What Is A Double?

A double is one bet that is made up of two selections placed together, and you win a combination of the odds….. assuming both selections win. It is basically a two team accumulator, although it is never referred to in that way.

A selection of bookmakers who are strong on football betting and will accept Doubles, and who have a wide range of different football bets are as follows………….

Best Bookmakers For Football Betting

So What Exactly Is A Double?

A Double Bet is a bet made up of a two selections, in which both of your selections have to win. In football betting a typical example of a Double Bet looks like this……….

Liverpool to beat Chelsea at odds of 2.00 (Even Money)
Manchester City to beat Manchester United at odds of 2.00 (Even Money)

In order for your double to win, both Liverpool and Manchester City have to win.

Two teams winning at Even money (as shown above) is the equivalent of a 3/1 winner. Meaning a £10.00 bet would make you £30.00 profit. Your Double Bet would break down like this……

  • £10.00 on Liverpool at odds of 2.00 (Even Money), pays £20.00 (£10.00 win + £10.00 returned stake).
  • That £20.00 then goes on to Manchester City at odds of 2.00 (Even Money). Man City win, so you get back £40.00 (£20.00 win + £20.00 returned stake).

This gives you a total return of £40.00 on your Double Bet (£30.00 winnings plus your £10.00 stake). You can check how much a double pays before placing a bet by using the football gambler Betting Calculator.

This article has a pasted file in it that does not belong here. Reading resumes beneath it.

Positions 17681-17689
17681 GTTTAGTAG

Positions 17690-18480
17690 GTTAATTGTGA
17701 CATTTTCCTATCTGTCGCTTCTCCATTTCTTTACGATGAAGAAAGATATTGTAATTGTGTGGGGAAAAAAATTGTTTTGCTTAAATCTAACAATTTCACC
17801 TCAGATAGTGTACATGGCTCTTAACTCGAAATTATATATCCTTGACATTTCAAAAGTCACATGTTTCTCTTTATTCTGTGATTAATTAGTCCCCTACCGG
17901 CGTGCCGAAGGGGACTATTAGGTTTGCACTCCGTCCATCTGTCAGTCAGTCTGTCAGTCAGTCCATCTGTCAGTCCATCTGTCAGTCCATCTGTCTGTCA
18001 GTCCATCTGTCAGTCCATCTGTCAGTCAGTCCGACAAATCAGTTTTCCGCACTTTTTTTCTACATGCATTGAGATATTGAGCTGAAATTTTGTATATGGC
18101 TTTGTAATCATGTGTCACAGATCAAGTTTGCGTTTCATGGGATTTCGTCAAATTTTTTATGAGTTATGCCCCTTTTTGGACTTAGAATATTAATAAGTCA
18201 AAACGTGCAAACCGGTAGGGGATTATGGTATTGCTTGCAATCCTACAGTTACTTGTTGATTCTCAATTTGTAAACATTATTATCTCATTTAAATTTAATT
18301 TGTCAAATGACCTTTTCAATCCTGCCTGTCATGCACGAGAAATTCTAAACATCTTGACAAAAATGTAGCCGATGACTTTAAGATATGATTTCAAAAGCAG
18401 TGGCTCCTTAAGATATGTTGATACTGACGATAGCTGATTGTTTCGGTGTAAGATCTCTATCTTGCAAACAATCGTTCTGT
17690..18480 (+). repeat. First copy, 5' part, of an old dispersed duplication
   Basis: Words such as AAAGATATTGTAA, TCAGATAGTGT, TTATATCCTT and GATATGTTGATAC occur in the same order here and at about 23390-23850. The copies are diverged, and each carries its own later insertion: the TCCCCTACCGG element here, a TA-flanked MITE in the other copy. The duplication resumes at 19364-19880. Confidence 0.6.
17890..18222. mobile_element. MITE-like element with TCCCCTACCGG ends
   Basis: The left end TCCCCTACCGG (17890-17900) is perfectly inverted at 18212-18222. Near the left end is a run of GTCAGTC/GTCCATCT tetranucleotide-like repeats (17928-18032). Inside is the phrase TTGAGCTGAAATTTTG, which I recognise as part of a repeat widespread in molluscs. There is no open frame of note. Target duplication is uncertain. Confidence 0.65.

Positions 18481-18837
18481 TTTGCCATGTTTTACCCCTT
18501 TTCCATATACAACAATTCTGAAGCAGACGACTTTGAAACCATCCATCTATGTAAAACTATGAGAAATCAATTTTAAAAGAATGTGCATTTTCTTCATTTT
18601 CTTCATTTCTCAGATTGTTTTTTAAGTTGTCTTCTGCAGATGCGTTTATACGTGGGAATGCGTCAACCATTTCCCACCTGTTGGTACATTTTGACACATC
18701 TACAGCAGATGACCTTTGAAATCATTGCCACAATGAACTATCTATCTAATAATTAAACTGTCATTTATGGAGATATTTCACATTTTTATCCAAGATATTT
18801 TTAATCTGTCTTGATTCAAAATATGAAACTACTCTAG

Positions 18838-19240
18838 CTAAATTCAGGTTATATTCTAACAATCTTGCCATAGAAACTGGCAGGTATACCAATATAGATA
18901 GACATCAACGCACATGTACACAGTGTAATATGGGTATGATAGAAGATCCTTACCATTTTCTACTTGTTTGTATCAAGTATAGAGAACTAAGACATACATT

Restrictions On Double Bets

A double can’t be two selections in the same event. ie, you couldn’t bet on Liverpool to beat Chelsea (90 mins betting), and Over 2.5 Goals in the Liverpool V Chelsea match. Bookmakers will often create special bets for these cross over bets, but you probably wouldn’t be able to add these two selections to your betting slip and get it accepted.

You could though have a double on Liverpool to beat Chelsea, and for there to be Over 2.5 Goals in the Manchester City V Manchester United match, as this isn’t two bets on the same event crossing over each other.

Basically, as long as the two selections don’t cross the same event, a double should be accepted.

Leave a Reply

Your email address will not be published. Required fields are marked *

This site uses Akismet to reduce spam. Learn how your comment data is processed.